Katherine K. Davis
Katherine K. Davis was born in St. Joseph, Missouri, on June 25, 1892. Davis took her first piano lesson as a first grader. She composed her first piece of music, Shadow March, at age 15. Accompanied by her younger brother who played violin, Davis played "anything and everything" she could get her hands on. One of her favorites was the score for Madame Butterfly, a copy of which her father brought home as a souvenir from a business trip. She eventually composed seven operas.
Davis graduated from St. Joseph High School in 1910. She entered Wellesley College planning to major in literature but majored in music instead, and before her junior year won the Billings Prize for Musical Composition. Following her graduation, she stayed on as an assistant in the Music Department, teaching theory and piano. Concurrently, she studied at the New England Conservatory of Music. During a stay in France, Davis was taught by the preeminent conductor and teacher, Nadia Boulanger.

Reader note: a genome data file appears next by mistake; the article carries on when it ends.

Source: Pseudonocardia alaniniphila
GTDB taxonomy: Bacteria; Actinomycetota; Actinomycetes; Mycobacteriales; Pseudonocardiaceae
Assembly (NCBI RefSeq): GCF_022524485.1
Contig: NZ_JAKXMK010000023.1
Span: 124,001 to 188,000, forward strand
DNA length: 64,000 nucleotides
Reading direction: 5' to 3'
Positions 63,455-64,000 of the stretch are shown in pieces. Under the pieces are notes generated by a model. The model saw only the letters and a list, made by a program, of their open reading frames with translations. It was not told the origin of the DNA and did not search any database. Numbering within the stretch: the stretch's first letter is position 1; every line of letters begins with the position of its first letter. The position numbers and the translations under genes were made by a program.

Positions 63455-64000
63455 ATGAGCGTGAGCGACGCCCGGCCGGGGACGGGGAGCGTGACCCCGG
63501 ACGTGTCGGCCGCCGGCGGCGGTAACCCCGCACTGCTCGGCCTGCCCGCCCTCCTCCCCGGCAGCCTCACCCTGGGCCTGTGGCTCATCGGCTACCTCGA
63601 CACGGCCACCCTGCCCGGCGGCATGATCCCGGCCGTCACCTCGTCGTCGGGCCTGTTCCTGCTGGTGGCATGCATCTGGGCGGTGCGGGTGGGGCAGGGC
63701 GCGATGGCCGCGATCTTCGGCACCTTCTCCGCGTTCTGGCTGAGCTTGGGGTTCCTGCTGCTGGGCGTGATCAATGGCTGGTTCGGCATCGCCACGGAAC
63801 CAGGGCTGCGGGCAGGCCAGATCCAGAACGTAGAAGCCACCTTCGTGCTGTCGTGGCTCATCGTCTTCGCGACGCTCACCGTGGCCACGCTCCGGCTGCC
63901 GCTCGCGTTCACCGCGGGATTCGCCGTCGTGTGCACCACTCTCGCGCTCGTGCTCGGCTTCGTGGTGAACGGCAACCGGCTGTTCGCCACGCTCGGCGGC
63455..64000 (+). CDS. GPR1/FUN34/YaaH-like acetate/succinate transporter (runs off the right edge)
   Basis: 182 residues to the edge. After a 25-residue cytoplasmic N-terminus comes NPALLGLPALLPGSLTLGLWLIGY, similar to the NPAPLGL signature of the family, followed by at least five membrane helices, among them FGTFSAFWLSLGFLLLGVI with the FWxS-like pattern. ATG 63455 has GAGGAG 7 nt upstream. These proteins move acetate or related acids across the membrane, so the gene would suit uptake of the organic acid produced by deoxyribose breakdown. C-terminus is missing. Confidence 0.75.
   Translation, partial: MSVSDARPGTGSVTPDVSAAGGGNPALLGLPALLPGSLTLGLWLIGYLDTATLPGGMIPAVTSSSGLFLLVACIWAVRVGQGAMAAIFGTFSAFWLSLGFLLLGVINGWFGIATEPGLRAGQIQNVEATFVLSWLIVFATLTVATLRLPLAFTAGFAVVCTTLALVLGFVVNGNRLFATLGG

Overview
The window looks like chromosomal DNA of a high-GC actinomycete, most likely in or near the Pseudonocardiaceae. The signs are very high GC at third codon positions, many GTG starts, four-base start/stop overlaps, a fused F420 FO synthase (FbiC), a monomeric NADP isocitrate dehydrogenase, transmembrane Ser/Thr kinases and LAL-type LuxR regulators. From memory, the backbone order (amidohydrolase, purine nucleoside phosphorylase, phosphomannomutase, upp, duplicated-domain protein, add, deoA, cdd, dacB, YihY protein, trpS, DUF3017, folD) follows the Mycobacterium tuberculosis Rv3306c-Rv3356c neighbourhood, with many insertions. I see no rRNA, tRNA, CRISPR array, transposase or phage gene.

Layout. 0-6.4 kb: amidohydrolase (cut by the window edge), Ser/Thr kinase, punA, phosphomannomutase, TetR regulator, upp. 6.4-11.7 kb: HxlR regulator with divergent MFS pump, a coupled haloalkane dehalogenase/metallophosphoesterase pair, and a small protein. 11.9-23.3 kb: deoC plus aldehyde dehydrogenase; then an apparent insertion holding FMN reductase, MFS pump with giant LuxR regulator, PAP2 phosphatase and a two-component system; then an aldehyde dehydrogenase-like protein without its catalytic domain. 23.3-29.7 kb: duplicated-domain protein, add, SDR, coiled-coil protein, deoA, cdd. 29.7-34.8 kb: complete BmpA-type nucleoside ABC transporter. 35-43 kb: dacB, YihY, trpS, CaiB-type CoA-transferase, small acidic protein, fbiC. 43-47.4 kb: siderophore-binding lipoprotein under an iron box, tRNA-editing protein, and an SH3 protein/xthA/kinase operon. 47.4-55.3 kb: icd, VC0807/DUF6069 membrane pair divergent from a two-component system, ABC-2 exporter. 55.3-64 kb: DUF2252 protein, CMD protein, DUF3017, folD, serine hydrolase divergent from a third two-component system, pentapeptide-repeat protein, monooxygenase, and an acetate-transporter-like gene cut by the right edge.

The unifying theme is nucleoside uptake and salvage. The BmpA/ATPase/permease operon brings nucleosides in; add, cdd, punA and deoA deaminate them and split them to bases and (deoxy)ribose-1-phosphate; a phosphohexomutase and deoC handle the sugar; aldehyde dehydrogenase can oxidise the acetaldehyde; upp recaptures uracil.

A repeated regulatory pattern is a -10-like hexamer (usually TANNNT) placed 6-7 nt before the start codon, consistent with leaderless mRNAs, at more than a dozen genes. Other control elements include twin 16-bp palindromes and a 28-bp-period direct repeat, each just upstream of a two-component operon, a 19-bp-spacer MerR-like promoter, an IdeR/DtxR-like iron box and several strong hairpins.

Davis taught music at the Concord Academy in Concord, Massachusetts and at the Shady Hill School for Girls in Philadelphia. She observed that there was a lack of music appropriate for girls' choruses, as well as for other choirs comprised primarily of untrained singers. Many of the more than 600 works that Davis composed were developed with an eye toward fulfilling that need. While in Concord, she studied choral music with classical composer Thomas Whitney Surette.
Davis' most famous composition, Little Drummer Boy (originally titled The Carol of the Drum), which she wrote in 1941, came to her while she was "...trying to take a nap." The words "...practically wrote themselves," she said. The song became famous when it was recorded by the Trapp Family Singers. Davis later quipped that it "...had been done to death on radio and TV."
She was a member of the American Society of Composers, Authors and Publishers and was granted an honorary doctorate from Stetson University in DeLand, Florida. She left all royalties and proceeds from her compositions, which include operas, choruses, children's operettas, cantatas, piano and organ pieces, and songs, to Wellesley College's Music Department. These funds are used to support musical-instrument instruction.
Katherine K. Davis continued writing music until she became ill in the winter of 1979-1980. She died on April 20, 1980, at the age of 87, in Littleton, Massachusetts.